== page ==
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Bear-Hugged Dean Ryan Admits Beaten Dragons Have Much More To Do

By Paul Jones

Dean Ryan has admitted his Dragons team still have a long way to go and much to learn if they are to trouble the best teams in Europe.

The region have transformed themselves in the past couple of seasons from the regular whipping boys of the Guinness Pro14 to a rising force within the domestic structure.

But if ever there was clear evidence of the gap between at least three of the Welsh regions and the best teams across the border in England, then it was starkly underlined in the Dragons’ thumping 56-17 defeat at Bristol Bears in the quarter-finals of the European Challenge Cup on Friday night.

The Dragons conceded seven tries and were blitzed in two three-try bursts during which they were run off their feet on a sobering evening.

It’s hard to imagine that either the Ospreys or the Cardiff Blues would have done much better and although the Scarlets might have made for a different story, Dragons coaching director Ryan confessed his own team have plenty of room for improvement.

“Our big learning curve is around the middle part of the game when they had a scoring burst after we had controlled the first 20 to 30 minutes,” he said.


“They get a burst, which they are always capable of with the quality they have, and I think we just lost accuracy.

“We had control but it derailed us. We’ve got to challenge ourselves to be better against sides as good as this.

“I think it gets a bit loose at the end, but it’s a quarter-final and there are no prizes for being close on the scoreboard.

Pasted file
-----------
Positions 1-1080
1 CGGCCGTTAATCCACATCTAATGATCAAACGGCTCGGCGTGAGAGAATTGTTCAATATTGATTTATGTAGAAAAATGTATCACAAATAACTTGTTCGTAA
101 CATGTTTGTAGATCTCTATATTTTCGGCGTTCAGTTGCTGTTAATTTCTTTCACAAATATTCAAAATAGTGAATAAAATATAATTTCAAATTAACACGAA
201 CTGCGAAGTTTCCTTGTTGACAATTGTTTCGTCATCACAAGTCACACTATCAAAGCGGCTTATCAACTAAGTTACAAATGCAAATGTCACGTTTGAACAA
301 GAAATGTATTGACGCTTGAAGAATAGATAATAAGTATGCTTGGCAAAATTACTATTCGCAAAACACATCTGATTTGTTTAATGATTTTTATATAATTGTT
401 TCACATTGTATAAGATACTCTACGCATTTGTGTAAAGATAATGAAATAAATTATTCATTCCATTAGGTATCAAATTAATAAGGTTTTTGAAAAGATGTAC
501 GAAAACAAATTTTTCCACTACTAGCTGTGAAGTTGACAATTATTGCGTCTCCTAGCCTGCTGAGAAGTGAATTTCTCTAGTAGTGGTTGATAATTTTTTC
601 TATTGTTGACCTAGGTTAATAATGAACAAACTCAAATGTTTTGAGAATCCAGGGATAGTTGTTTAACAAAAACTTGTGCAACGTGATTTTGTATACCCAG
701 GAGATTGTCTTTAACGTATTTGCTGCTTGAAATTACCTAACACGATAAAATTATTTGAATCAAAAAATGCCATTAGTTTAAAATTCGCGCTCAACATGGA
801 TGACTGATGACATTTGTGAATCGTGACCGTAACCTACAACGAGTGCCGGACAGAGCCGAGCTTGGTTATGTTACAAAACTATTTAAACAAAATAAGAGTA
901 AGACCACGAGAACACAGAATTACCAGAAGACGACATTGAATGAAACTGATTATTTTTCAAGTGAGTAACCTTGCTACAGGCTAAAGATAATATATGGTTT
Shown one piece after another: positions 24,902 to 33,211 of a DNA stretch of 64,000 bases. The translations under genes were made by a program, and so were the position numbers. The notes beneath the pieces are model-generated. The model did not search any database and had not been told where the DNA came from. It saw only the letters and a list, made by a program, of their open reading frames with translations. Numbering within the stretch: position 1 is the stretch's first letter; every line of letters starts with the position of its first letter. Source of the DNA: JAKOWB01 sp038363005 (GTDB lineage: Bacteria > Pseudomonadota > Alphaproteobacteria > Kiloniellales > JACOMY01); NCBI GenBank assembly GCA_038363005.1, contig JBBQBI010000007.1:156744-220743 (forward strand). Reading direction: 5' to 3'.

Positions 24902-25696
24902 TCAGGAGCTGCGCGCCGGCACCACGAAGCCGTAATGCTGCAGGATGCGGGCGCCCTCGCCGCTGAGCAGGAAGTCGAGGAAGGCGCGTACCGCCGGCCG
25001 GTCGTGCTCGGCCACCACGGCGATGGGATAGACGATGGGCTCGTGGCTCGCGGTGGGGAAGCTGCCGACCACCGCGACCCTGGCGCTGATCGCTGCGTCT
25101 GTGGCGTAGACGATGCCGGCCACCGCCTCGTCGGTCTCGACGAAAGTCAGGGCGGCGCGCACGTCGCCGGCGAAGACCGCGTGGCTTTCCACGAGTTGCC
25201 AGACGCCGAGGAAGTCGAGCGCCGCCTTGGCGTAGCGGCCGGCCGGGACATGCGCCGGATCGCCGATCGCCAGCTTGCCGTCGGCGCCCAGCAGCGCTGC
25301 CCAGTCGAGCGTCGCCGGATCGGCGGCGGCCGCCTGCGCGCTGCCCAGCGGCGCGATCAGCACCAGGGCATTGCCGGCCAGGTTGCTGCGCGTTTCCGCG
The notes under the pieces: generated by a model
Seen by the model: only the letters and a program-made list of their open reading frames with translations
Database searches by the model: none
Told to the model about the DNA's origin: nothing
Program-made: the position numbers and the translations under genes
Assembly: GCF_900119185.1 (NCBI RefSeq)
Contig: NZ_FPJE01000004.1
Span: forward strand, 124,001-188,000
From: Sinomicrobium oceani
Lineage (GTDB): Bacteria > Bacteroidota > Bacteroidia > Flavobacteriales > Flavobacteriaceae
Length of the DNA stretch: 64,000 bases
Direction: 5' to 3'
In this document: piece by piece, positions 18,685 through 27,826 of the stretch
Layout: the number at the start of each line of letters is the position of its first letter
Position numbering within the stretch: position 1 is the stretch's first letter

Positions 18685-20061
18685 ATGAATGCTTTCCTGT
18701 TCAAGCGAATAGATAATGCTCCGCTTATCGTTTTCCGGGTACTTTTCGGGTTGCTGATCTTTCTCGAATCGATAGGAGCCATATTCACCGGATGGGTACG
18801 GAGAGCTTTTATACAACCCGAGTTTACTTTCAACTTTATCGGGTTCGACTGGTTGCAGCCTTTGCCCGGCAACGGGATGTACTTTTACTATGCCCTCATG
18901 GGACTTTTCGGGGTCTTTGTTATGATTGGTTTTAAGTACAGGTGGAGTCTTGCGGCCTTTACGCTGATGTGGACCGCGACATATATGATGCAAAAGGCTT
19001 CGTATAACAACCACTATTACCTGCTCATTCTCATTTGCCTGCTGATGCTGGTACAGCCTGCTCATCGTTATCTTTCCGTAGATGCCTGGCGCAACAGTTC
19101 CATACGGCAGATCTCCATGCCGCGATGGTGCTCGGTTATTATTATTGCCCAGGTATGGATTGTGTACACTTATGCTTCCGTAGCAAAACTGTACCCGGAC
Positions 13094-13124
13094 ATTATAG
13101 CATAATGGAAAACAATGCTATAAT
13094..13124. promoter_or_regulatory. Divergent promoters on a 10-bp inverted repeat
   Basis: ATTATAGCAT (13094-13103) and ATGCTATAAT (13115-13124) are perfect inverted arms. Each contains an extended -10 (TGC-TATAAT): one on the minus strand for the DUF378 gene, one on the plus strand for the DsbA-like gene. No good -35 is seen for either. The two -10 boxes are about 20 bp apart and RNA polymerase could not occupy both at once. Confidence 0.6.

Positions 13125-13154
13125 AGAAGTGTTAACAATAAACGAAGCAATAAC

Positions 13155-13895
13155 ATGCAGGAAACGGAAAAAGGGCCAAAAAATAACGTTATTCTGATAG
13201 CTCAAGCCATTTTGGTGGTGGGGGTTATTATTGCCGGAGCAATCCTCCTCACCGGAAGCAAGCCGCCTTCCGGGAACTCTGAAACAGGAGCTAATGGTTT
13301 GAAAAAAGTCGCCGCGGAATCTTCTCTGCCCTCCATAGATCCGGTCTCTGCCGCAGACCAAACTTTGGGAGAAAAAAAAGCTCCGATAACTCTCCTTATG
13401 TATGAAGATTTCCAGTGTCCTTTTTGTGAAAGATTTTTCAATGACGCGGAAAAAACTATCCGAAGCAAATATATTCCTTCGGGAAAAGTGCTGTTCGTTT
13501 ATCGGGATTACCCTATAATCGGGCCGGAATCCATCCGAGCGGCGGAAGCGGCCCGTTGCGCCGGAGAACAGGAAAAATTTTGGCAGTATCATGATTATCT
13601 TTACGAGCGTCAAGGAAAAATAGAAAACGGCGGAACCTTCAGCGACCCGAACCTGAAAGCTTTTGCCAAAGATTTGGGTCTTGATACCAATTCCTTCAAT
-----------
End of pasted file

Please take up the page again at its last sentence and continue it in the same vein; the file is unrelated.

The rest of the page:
“Our challenge is to be consistently better when we are put under the kind of pressure we were in the middle part of the game.”

Bristol fly-half Callum Sheedy kicked 21 points from three penalties and six conversions and showed enough control to suggest he must be part of watching Wales coach Wayne Pivac’s thinking for the coming autumn internationals.


Sheedy, who was born and raised in Cardiff, looks a reasonable pick for Pivac’s squad in the continued absence through injury of Gareth Anscombe.

Flanker Ben Earl delivered a powerful statement to watching England head coach Eddie Jones with two memorable first-half tries that continued his rich vein of form as the autumn Tests countdown continues.

And Bristol’s Fijian centre Semi Radradra was also too hot for the Dragons to handle, setting up both of Earl’s tries through audacious approach play and adding a 60-metre score of his own.

“You only have to watch he last five or six weeks to know it is going to happen. He is a world class player,” admitted Ryan.

“Full credit to Bristol, they have got some force when it is coming. You can’t take a side with that much firepower and not think it is going to happen.


“It’s how you behave after that. We had opportunities after that spell in the first half. It’s the reaction to those periods that we have got to look at ourselves.

“There is not a lot you can do if Semi gets an offload away, he is world class,” he added.

“But there is so much more we can do to stay in a game longer when playing against a side as good as this.”

Bristol showed 14 changes from the side beaten by Premiership rivals Wasps last weekend, including starts for major summer arrivals Radradra, Earl and Kyle Sinckler.

Dragons boss Ryan, meanwhile, handed debuts to Wales international backs Jamie Roberts and Jonah Holmes, with full-back Jordan Williams featuring against his former club following 11 months out injured.

Bristol will face Bordeaux-Begles – Radradra’s former club – or Edinburgh in a home semi-final next Friday, and they will take some stopping.


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